An investigation into the University of Manitoba’s Department of Economics has found serious violations of academic freedom and a climate that has become “corrosive and dysfunctional to the point of crisis.”
The Canadian Association of University Teachers created an investigatory committee in response to allegations of efforts in the Department to reduce or eliminate approaches and views outside of mainstream economics. The Department traditionally had a reputation of making room for both mainstream and heterodox views in hiring and in its curriculum.
“A change of direction or emphasis within an academic unit does not intrinsically implicate academic freedom,” the committee notes in its report. “However, it is our conclusion that decisions and actions within the Department cumulatively constituted violations of academic freedom by producing an environment within which the scholarship of heterodox colleagues was undermined.”
The committee found evidence that heterodox faculty and graduate students were poorly treated and undermined, and that attempts were made to re-assign courses to orthodox proponents.
“It was a violation of academic freedom when orthodox members of the department behaved in ways that discriminated against doctoral students being supervised by heterodox economists,” the committee concludes. “This included treatment at oral examinations, advice about potential areas of study, funding decisions, and advice that their choice of heterodox supervisors was unwise in terms of their future careers.”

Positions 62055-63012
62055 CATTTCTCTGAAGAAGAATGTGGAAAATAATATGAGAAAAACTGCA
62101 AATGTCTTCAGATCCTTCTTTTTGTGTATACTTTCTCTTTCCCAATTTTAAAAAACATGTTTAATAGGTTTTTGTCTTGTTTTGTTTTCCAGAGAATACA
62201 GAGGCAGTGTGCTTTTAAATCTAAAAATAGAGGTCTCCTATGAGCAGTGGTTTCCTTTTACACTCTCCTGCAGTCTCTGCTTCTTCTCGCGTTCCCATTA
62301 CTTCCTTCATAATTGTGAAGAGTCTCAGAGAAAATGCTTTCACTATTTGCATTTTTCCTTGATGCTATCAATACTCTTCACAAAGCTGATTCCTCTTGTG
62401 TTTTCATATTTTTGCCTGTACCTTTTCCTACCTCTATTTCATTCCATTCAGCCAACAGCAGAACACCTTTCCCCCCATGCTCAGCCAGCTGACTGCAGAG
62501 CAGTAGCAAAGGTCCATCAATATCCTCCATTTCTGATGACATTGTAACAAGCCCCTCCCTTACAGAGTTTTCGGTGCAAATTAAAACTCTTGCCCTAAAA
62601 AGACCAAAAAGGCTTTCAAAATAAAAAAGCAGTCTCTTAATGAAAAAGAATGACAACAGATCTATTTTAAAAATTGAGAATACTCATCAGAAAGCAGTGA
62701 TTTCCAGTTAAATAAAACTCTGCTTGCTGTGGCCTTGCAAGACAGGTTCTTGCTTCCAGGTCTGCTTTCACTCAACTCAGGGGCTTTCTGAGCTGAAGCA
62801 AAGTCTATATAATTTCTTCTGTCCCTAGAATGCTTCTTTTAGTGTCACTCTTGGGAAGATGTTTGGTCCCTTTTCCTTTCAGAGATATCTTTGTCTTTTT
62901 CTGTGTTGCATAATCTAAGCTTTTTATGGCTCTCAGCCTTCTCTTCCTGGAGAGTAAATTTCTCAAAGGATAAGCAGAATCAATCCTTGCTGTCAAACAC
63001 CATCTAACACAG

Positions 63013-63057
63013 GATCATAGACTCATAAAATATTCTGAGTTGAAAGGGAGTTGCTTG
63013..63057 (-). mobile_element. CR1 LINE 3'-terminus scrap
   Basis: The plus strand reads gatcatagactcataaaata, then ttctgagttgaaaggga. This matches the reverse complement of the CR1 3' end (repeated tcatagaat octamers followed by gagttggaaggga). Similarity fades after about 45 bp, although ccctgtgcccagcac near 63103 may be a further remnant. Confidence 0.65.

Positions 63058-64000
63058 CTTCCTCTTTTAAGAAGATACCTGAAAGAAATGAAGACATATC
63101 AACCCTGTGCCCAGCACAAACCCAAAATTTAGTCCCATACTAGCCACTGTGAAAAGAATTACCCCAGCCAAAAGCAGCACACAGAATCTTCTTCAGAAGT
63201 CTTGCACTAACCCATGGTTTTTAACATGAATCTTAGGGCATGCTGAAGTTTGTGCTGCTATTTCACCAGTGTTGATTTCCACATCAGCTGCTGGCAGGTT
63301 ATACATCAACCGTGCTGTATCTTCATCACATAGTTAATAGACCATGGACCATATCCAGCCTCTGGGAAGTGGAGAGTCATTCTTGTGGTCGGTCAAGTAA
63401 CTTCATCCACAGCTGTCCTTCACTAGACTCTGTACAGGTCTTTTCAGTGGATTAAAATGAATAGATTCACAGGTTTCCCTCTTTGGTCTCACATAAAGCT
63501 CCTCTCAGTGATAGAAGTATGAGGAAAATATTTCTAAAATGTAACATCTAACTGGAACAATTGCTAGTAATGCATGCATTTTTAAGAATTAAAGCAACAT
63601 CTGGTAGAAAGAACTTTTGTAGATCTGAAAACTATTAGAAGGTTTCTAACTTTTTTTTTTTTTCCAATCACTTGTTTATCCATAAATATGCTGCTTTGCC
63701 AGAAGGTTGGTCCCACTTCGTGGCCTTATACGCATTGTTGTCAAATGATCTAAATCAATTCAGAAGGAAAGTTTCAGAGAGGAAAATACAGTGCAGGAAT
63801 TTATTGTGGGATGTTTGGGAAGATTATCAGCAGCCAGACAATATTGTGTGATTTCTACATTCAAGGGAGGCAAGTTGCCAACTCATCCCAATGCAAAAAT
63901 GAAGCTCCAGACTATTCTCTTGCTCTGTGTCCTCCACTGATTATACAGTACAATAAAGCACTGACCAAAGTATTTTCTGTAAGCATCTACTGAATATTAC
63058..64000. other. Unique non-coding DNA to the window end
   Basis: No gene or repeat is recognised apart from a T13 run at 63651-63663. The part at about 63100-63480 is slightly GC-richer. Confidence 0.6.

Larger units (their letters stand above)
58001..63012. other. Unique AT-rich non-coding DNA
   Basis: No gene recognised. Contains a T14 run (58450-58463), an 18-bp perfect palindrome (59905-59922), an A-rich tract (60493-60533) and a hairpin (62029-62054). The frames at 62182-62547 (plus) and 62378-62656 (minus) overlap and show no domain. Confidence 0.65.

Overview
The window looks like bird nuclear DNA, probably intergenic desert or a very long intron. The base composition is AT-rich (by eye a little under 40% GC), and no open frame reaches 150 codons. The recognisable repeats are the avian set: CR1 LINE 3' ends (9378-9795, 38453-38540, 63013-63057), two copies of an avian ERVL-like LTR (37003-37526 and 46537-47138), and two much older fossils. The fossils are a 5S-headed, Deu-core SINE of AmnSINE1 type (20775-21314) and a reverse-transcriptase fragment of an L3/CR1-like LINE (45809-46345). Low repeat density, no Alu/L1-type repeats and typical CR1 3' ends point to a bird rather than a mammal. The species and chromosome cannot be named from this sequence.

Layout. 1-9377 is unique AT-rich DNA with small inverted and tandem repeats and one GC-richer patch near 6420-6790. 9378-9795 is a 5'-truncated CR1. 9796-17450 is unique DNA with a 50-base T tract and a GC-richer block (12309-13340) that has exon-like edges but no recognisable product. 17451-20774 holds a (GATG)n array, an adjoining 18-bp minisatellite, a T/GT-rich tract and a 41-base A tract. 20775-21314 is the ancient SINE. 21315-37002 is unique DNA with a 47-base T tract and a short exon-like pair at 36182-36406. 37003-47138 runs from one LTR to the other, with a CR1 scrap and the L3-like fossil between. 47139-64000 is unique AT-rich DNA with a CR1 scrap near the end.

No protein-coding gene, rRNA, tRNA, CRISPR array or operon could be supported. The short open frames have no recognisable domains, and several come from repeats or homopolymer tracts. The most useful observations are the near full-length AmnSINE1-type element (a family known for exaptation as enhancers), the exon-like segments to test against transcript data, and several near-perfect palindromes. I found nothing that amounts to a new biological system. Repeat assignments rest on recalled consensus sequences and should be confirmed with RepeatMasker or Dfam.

The report makes a series of recommendations, including that a search be held for a new head of the Department, that an external review of the graduate and undergraduate programs in economics be conducted, and that there is a commitment to ensuring both heterodox and mainstream traditions remain viable in the Department.
“The atmosphere and relations within the Department of Economics remain divided and embittered,” states the report. “The status quo cannot be maintained.”
Members of the investigatory committee were: Allan Manson, Professor, Faculty of Law, Queen’s University; Pamela McCallum, Professor, Department of English, University of Calgary; and, Larry Haiven, Professor, Department of Management, Sobey School of Business, Saint Mary`s University.
The full report is available here.